Individuals and companies often cooperate in various ways to pursue different types of business opportunities. Some opportunities call for an ongoing relationship between the partners, as in the case of creating a business such as an LLC. Other opportunities are more temporary, such as a specific one-time project, and call for creating a joint venture.
Limited Liability Company
A limited liability company is a type of legal entity formed by filing documents with the state business registrar. It is characterized by its pass-through tax status, in which the company does not pay income tax as an entity, and limited liability it affords its members (owners). Although a multi-member LLC is a legal entity with its own basic structural formalities, in many practical respects, it often behaves as a general partnership.
A joint venture is a temporary partnership between two or more persons or companies that wish to combine their resources for a particular project. Joint ventures are created by a private agreement between the parties and does not require a formal registration filing with the state or any governmental agency.
To help prevent and resolve disputes within a multi-member LLC, members usually enter into an operating agreement. Among other things, the operating agreement addresses issues such as how to admit a new member, what happens if an existing member wants to dissociate from the company, or operational procedure if the company is closed down. This is somewhat different from an agreement establishing a joint venture for several reasons. Joint venture agreements address the respective commitments and obligations of the parties, such as how resources and risks will be shared and how long the project will last. Notably, amendments to this type of agreement are common due to the short-term nature of most joint ventures.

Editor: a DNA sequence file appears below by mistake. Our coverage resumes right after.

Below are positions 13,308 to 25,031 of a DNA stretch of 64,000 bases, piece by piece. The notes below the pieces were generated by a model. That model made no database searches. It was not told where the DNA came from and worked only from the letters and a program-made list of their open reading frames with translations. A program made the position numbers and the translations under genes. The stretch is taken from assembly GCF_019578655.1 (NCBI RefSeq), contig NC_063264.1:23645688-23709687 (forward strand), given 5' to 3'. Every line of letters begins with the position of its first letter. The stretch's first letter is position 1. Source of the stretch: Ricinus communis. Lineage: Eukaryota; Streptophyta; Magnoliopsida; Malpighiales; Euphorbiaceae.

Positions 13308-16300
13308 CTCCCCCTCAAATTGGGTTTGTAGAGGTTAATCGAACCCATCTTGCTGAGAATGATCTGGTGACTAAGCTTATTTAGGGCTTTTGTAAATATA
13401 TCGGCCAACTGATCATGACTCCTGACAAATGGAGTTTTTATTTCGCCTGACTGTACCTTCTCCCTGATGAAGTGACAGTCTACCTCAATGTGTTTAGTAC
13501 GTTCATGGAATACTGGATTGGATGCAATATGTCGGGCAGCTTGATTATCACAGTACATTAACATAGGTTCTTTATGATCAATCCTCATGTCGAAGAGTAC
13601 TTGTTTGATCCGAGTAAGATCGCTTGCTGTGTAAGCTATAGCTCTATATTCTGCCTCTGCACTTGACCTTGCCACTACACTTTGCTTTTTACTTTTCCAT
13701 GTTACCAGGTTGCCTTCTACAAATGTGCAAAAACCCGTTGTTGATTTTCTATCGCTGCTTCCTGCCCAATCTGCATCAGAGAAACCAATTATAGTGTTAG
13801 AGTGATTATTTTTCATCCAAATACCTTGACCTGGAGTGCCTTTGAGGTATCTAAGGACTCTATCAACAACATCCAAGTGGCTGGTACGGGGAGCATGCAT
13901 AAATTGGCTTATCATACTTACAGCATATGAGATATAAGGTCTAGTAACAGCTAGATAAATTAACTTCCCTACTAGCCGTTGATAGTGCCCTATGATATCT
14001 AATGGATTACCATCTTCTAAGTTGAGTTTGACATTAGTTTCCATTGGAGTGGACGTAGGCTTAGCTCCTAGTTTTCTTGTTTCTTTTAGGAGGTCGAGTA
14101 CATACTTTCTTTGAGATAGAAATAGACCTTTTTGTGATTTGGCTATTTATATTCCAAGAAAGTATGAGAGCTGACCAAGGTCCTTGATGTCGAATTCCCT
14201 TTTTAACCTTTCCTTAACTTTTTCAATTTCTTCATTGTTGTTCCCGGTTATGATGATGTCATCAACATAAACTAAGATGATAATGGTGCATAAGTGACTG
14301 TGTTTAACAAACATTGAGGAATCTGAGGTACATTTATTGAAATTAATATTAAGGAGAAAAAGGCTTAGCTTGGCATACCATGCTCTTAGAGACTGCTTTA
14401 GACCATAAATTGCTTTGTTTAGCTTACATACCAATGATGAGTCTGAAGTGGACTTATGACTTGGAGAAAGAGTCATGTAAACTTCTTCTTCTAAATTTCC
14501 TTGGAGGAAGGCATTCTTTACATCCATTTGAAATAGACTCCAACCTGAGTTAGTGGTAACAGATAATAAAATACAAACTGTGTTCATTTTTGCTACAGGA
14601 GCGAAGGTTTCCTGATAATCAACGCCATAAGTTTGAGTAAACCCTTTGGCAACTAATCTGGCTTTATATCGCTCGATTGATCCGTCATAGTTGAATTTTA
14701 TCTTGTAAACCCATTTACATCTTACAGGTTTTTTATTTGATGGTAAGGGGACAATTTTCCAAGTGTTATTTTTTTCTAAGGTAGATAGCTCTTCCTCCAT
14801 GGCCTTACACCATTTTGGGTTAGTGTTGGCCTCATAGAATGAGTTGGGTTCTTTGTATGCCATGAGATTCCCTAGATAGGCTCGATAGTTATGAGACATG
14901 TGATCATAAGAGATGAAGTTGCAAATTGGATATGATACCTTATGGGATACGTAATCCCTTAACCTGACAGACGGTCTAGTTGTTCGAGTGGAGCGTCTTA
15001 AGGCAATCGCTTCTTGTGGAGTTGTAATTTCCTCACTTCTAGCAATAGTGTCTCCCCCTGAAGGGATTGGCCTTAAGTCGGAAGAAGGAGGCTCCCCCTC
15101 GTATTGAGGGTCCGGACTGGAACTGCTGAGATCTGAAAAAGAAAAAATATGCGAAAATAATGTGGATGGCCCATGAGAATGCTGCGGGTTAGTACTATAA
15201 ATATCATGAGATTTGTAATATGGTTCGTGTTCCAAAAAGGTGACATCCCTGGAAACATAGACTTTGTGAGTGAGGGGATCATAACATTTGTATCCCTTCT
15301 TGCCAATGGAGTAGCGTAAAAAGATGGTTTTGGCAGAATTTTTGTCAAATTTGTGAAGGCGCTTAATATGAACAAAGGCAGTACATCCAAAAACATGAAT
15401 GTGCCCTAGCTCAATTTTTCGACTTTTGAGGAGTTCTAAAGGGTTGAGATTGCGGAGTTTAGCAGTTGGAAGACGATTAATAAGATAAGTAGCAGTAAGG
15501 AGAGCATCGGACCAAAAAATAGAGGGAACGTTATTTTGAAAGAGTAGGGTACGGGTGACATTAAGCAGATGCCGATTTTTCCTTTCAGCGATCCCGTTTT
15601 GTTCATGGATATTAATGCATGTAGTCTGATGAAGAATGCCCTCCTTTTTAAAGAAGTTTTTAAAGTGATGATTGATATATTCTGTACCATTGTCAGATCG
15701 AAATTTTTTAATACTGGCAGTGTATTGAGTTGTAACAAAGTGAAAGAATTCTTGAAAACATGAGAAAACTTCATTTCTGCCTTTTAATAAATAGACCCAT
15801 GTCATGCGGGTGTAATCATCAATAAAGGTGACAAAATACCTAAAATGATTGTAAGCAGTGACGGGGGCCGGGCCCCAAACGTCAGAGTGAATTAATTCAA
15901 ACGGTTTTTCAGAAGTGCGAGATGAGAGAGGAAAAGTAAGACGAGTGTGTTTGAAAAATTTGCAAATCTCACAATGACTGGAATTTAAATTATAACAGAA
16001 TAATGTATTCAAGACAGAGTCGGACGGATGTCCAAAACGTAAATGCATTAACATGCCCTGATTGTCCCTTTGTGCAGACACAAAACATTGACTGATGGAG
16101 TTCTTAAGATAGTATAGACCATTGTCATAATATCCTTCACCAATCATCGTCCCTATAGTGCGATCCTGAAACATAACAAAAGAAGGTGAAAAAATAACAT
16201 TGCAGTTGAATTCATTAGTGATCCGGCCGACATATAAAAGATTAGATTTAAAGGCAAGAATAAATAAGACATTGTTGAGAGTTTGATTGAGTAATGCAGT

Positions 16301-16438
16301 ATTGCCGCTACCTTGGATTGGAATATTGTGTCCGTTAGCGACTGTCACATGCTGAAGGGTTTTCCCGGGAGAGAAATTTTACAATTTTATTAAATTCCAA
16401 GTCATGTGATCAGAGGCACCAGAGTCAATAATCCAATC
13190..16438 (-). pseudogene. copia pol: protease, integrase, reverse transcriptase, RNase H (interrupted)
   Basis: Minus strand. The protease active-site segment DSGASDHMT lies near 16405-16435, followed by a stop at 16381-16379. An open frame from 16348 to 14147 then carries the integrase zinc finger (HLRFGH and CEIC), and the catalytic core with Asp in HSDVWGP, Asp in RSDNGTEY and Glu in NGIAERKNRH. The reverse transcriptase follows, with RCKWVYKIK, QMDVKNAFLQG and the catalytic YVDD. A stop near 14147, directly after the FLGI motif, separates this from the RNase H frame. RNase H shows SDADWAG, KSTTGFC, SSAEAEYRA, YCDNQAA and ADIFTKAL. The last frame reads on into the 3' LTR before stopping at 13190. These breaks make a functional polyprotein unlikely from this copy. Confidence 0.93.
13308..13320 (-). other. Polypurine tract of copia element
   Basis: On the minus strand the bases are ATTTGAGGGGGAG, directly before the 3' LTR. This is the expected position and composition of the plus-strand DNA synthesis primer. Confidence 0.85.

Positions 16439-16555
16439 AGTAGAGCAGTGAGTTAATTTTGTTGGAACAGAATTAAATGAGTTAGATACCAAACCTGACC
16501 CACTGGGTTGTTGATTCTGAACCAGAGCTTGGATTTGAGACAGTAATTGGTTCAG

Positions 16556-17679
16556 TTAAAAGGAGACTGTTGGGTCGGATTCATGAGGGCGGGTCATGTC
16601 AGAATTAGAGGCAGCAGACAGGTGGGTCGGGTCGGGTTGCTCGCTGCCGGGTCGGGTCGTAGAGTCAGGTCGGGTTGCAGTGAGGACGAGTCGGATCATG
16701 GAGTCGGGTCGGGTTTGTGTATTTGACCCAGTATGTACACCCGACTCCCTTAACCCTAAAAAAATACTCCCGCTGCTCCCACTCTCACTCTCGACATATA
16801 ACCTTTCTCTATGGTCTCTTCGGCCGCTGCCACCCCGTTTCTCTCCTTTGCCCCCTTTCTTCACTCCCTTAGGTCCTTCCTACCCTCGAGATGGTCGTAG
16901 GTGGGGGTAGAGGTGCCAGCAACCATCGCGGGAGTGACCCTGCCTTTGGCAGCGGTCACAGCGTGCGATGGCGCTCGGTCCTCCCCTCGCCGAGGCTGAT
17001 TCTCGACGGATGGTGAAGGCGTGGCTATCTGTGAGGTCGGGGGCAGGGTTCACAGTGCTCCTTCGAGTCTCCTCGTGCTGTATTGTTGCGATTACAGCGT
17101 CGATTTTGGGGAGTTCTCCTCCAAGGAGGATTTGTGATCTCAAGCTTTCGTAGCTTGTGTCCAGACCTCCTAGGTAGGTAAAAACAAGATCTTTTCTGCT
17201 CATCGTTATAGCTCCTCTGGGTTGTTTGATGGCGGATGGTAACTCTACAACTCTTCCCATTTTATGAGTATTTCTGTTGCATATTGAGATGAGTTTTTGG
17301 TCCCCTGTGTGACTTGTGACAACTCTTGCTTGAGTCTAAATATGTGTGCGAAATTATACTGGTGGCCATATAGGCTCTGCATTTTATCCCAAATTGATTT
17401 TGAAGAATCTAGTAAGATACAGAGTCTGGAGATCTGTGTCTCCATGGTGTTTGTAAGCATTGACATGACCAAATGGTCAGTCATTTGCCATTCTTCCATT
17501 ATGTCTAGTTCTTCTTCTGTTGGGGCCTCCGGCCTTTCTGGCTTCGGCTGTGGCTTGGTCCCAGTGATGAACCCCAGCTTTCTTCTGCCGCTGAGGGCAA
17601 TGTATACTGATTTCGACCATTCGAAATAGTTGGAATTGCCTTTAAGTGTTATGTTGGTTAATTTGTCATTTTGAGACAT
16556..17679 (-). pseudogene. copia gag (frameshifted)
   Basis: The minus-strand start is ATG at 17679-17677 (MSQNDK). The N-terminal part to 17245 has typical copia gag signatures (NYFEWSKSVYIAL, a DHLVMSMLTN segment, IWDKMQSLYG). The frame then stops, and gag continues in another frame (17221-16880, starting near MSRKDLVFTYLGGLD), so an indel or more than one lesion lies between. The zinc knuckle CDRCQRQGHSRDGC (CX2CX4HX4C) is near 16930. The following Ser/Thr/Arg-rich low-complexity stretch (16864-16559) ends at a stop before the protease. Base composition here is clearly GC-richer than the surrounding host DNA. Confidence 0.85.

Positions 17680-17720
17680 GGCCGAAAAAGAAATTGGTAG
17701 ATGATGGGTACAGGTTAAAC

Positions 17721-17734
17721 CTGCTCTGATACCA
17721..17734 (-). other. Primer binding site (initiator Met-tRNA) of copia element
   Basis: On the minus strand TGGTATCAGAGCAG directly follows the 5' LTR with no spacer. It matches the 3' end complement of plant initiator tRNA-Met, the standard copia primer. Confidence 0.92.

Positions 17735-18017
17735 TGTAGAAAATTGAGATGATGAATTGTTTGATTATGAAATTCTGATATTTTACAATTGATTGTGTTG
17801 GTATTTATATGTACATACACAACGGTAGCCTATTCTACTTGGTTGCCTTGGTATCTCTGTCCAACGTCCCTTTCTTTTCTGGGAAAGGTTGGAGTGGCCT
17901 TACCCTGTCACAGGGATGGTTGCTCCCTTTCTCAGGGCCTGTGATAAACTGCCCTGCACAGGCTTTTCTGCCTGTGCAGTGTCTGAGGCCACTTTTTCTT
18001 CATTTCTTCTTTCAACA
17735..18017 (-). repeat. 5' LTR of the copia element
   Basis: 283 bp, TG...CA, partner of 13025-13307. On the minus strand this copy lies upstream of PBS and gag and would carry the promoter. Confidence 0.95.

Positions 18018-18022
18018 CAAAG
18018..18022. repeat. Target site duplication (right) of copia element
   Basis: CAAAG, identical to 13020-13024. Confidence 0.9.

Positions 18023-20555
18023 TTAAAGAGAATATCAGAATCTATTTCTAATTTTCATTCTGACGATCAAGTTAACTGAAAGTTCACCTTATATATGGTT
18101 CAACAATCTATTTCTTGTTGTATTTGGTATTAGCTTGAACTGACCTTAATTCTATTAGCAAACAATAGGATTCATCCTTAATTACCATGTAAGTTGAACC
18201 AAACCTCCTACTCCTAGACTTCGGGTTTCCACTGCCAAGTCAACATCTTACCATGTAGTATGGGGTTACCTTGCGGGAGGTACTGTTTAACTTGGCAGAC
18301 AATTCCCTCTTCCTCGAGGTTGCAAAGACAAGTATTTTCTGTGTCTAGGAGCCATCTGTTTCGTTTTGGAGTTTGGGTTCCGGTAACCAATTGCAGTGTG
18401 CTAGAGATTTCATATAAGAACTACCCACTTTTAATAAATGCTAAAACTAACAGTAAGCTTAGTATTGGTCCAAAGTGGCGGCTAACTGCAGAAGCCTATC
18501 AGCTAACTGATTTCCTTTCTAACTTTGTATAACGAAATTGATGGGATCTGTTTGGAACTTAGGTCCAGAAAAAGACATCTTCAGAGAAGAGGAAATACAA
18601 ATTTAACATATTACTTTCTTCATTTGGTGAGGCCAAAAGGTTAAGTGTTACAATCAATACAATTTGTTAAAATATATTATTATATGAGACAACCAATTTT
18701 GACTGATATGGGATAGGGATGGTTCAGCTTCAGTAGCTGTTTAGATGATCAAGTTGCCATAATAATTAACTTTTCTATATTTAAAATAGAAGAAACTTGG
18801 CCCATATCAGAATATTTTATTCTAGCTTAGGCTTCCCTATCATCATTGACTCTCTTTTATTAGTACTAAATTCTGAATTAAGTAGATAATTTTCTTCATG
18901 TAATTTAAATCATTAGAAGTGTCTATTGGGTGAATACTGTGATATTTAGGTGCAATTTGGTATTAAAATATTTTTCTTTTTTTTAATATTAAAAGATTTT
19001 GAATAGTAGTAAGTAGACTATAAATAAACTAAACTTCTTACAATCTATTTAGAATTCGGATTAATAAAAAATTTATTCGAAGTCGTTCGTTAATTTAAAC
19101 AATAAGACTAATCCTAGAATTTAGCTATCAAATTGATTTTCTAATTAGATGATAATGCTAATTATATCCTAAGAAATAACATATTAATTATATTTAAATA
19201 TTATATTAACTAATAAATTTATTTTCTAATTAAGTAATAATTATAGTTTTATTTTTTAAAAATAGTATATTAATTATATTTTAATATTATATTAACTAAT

As an independent legal entity, LLCs have flexibility in their tax treatment by the IRS, and depending on expectations and circumstances, it can decide to be taxed as a partnership or a corporation. However, since a joint venture is not a legal entity, the joint venturers simply report their share of profits and losses on their individual income tax returns.
By law, members of an LLC are protected against personal liability for any claims against the business. This means that each individual member's risk is limited to the amount of his investment. However, since a joint venture is not an independent legal entity and is just a cooperative agreement between persons or businesses, individual parties to a joint venture are not protected against liability stemming from its business or project. Because of this, many joint ventures are set up as an LLC, which provides the degree of protection the parties desire.